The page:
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The Globalisation of Positional Competition?

Published online by Cambridge University Press:  16 November 2000

Phillip Brown
School of Social Sciences, Cardiff University, Glamorgan Building, King Edward VII Avenue, Cardiff, CF10 3WT, UK. E-mail:
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Positional competition for credentials and jobs has been a major focus of sociological inquiry. However, there has been little attempt to examine the impact of economic globalisation on competition for a livelihood. This is an important question for sociological analysis as centre-left Modernisers, including New Labour in Britain and the Democrats in the United States, assume that globalisation has transformed the nature of positional class conflict. They argue that it is now the absolute standards of educational achievement, rather than the relative standing of credential holders within local or national labour markets, which are of primary importance. Drawing on neo-Weberian theories of social closure, this article will argue that the Modernisers' description of the global labour market and its impact on positional class conflict is seriously flawed. It will also be argued that existing theories of social closure are inadequate and need to be developed in terms of what we call Positional Conflict Theory.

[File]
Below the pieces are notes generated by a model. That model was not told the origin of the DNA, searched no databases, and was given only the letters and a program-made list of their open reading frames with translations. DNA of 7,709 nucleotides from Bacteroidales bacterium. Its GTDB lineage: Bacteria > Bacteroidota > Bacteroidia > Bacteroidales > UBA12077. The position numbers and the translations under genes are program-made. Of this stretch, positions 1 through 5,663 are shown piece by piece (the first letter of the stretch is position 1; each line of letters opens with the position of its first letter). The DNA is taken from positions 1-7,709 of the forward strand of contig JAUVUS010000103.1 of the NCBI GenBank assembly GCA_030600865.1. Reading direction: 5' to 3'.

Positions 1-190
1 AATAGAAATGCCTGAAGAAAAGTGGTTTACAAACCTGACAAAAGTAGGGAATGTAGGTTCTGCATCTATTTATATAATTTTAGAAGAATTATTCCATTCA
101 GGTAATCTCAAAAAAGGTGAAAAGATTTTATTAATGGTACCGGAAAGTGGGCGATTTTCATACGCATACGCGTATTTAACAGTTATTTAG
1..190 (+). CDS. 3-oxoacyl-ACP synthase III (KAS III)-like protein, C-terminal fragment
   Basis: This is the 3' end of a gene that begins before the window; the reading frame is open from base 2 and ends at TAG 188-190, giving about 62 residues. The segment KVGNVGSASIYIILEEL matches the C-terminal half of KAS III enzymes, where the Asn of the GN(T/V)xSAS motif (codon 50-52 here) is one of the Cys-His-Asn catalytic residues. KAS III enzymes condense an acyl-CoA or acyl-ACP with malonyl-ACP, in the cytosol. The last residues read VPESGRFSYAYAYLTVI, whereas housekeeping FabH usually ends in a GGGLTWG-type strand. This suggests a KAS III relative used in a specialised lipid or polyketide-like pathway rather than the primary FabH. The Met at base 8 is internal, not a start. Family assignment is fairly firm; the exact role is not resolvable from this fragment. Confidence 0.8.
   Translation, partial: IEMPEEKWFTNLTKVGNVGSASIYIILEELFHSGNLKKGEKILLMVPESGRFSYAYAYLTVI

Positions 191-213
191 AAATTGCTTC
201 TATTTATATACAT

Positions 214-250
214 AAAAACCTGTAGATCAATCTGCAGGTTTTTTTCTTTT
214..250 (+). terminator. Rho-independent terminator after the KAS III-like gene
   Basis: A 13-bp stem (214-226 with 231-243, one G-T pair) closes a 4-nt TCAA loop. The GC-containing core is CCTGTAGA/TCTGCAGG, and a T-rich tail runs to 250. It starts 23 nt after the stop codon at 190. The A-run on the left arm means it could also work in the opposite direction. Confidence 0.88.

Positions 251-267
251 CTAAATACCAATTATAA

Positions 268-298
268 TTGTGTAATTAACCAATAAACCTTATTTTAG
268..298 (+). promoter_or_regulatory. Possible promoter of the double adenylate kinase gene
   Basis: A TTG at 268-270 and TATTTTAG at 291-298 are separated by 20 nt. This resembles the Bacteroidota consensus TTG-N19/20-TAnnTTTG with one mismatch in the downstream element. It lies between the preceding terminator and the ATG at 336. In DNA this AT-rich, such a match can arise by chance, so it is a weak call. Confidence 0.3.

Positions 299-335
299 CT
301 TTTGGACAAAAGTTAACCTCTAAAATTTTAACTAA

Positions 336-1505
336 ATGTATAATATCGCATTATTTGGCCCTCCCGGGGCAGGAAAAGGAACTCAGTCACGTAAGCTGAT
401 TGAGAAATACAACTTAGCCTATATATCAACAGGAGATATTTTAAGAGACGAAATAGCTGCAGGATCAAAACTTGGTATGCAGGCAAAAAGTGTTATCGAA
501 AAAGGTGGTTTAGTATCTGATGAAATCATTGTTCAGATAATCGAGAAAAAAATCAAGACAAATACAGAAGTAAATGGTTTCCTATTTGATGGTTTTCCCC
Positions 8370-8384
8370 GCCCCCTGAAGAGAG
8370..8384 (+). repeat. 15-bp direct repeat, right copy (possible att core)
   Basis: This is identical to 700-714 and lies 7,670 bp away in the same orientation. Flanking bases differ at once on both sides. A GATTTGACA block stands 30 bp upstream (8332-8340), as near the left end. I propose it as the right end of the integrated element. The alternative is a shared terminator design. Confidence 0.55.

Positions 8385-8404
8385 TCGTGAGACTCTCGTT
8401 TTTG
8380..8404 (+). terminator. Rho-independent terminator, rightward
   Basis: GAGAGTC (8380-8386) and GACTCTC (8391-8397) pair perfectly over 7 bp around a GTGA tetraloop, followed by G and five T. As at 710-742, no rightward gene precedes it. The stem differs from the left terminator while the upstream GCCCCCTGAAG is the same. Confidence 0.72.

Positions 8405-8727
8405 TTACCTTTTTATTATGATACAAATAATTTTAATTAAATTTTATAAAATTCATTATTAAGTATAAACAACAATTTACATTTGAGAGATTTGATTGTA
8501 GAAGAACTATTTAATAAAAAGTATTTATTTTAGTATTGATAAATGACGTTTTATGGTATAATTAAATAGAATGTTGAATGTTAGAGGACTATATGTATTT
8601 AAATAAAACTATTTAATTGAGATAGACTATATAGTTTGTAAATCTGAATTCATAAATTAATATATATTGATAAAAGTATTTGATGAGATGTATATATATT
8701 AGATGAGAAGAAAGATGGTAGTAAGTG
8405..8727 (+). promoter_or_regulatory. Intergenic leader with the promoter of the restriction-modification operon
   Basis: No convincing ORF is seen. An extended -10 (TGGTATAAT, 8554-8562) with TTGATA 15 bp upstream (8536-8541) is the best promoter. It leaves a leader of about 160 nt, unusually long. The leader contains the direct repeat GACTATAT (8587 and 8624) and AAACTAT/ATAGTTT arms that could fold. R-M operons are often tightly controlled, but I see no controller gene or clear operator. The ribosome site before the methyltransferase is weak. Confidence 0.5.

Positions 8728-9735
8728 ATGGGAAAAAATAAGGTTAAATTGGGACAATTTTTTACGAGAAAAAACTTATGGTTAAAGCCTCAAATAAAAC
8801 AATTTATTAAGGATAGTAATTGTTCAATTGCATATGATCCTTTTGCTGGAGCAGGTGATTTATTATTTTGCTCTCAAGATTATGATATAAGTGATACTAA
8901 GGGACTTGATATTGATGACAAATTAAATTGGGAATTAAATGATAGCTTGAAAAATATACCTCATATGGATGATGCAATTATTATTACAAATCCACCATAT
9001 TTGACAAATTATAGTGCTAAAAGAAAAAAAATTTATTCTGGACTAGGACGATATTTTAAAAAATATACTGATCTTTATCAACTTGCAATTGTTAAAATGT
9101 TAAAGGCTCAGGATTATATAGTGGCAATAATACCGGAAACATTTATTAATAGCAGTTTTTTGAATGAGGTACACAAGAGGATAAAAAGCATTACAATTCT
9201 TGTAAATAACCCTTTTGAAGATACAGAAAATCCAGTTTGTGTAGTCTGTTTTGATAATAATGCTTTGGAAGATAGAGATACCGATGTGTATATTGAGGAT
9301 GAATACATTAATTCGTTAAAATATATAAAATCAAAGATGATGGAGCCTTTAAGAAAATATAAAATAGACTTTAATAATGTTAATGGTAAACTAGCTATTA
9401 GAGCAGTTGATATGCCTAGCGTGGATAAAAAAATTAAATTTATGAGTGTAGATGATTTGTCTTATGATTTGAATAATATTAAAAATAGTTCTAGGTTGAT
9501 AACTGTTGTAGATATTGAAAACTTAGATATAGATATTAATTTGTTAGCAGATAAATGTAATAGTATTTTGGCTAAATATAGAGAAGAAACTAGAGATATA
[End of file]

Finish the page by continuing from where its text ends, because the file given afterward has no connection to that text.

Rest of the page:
Research Article
© 2000 BSA Publications Ltd

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